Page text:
I think that I would have done this if I would set this up in a corporate environment.
But for my own home network I really think that the /dev/urandom will be sufficient.
If you want to avoid the problem with bind rewriting the files and the need to freeze and unfreeze zones, then you could split your domains into two sub domains, for example lan. You could then have the DCHP server to only update the lan domain.
But I didn’t want this and I’m not going to update these files that often that it matters to me.
What I am trying to do is figure out how to get my server to update its DNS records via DHCP on the sonicwall. Would a better alternative be to place the server inline so it is acting as the DHCP server instead and act as a proxy between the sonic wall and the rest of the network?
Or can this be done so that the server sits on the same switch as the workstations?
3.1 Edit /etc/bind/local: # # Make sure to change the ddns update style to interim: ddns-update-style interim; ignore client-updates; # Overwrite client configured FQHNs ddns-domainname ""; ddns-rev-domainname ""; # option definitions common to all supported networks... subnet 192.168.0.0 netmask 255.255.255.0 The configuration files now contains our secret key. We also have to give the DHCP-server the permission to read and write it’s own file.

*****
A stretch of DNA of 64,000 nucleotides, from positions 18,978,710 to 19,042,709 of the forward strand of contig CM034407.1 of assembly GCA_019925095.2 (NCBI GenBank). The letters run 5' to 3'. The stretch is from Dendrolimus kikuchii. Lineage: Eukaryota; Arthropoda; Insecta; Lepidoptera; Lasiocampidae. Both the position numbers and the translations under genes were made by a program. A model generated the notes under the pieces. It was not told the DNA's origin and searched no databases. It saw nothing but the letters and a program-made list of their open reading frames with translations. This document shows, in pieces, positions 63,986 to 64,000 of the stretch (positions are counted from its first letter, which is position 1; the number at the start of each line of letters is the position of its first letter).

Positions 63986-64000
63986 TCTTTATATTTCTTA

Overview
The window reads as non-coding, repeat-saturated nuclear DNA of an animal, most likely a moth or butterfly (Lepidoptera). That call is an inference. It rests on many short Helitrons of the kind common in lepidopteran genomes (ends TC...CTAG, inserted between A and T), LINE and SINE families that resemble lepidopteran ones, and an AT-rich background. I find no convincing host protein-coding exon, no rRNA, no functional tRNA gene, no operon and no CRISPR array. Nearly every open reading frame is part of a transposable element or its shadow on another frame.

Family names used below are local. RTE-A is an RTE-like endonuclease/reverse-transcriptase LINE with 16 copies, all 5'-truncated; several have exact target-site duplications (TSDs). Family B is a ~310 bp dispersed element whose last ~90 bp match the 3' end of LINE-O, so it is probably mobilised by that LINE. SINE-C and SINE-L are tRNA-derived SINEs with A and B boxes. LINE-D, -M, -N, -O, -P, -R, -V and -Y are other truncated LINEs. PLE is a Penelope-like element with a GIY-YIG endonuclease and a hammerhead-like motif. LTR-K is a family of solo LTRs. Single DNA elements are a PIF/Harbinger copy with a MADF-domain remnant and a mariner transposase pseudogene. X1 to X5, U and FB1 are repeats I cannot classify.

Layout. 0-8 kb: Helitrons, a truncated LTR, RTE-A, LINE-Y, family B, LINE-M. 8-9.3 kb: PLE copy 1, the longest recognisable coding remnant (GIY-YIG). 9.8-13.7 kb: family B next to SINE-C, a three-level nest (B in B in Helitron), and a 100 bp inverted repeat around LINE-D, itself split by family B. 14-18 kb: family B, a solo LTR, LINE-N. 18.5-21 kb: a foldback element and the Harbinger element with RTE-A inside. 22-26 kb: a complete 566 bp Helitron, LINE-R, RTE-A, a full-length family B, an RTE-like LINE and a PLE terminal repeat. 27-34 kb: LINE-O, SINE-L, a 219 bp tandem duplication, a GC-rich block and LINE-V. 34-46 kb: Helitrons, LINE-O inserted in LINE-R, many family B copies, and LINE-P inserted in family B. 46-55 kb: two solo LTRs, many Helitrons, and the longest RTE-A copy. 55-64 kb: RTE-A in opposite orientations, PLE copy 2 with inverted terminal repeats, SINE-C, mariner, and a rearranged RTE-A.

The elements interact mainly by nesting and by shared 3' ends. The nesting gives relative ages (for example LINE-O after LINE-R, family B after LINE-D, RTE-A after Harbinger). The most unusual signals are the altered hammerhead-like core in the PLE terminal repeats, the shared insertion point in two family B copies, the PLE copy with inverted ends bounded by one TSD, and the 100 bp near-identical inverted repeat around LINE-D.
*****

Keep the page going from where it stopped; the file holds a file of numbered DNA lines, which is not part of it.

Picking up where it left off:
option domain-name "home.lan"; option domain-name-servers lan; default-lease-time 600; max-lease-time 7200; # If this DHCP server is the official DHCP server for the local # network, the authoritative directive should be uncommented. 5.1 Remove the general read rights from the configuration files: The dns database files are now being rewritten by the bind service.
authoritative; # Use this to send dhcp log messages to a different log file (you also # have to hack to complete the redirection). Some people have mentioned that they think that bind messes up these files so that they are impossible to maintain.
There must be many more ways to troubleshoot any problems.
But I managed to get it working by checking the system log for clues when a service didn’t start or when the DHCP server didn’t update the DNS records: * Thanks to Phil who commented on the previous version of this guide with this tip on rndc freeze and unfreeze.